In 2012, Berg released Little Printer. It was all IoT and cute–I wish I had one.
Sadly, Berg shut its doors a couple years later and with it went the servers that powered all those Little Printers.
Now, thanks to the hard work of the Little Printer community, the back end has been recreated and open-sourced. Nord Projects has also created a new interface to control them.
There’s a lesson to be learned here about the connected part of these connected products. If it’s gone, will the product continue to work? In a lot of cases, the answer is “no”. The people at Nord write a bit this in Resilient Products.
via Core 77
There were a couple interesting bits of IoT news recently:
The Maker Channel on IFTTT is great for homegrown IoT projects large and small. It’s simple to set up and gives makers an easy URL based way to interact with IFTTT. The Maker Channel can act as a trigger and an action, making it quite flexible.
Next time I need a simple service for a connected electronics project, I’ll try using this channel.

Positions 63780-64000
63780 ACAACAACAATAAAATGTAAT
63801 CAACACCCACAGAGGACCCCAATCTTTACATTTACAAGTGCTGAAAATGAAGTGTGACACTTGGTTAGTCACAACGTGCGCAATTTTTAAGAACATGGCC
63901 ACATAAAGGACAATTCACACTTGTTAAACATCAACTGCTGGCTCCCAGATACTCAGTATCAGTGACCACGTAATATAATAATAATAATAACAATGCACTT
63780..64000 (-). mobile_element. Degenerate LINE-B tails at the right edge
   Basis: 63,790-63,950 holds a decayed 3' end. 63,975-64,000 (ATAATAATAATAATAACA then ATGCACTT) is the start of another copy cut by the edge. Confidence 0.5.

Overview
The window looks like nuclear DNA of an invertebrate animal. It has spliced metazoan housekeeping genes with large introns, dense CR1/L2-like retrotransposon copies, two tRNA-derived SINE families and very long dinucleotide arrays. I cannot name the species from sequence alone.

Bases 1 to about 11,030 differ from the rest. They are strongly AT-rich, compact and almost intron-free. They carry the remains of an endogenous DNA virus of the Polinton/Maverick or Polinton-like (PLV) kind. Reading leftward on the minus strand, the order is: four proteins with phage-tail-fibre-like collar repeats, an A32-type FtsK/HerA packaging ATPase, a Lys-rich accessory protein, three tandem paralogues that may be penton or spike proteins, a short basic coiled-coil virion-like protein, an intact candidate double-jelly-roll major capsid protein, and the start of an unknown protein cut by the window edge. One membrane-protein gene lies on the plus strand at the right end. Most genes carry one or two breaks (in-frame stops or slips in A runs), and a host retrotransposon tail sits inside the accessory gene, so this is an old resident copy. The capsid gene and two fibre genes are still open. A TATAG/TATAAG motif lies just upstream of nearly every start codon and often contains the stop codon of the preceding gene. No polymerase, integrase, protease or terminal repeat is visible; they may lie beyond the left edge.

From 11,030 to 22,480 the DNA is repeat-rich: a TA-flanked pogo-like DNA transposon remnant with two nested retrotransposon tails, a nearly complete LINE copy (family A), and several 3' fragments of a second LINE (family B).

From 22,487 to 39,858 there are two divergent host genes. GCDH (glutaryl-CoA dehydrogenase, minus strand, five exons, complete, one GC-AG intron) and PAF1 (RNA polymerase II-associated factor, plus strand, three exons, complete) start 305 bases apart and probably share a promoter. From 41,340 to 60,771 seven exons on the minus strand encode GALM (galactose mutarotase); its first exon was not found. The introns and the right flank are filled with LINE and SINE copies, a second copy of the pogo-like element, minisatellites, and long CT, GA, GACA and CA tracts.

via Make: blog
I was excited to hear about the Google Physical Web project last year. Now, they’ve announced that they are using the new Eddystone protocol to transmit information over BLE.
From Make Magazine’s post:
Eddystone is cross-platform, and open source, distributed under the Apache v2.0 license. While support is built into Google Play Services’ Nearby API on Android, it also has library support for iOS.
The cross-platform and open source nature of this protocol is great, as is the ability to broadcast a URL, something that iBeacon doesn’t do. This comes with some security concerns, but those can be remedied.
I’m looking forward to seeing wider and more innovative use of this beacon technology, especially beyond the most obvious retail/marketing channels.
Sad news out of London last week. The people that brought us Little Printer are closing up shop. Unfortunately, this means that the infrastructure behind Little Printer (Berg Cloud) will be going away. Berg has committed to keeping the Little Printers running through March of 2015. After that, any Little Printers out in the wild, while still cute, won’t be functional–unless Berg finds a buyer, or open sources the server software.
Berg Cloud was promising, and it’s a shame they couldn’t make a go of it. This also serves as a reminder that many IoT devices are only as good as the server that runs them–without it, they can’t connect to anything. It would be wonderful if an open source service bus (sorry for the enterprise lingo) could be maintained so all connected devices need not be locked into a vendor’s server, or have the horsepower to do their own computing.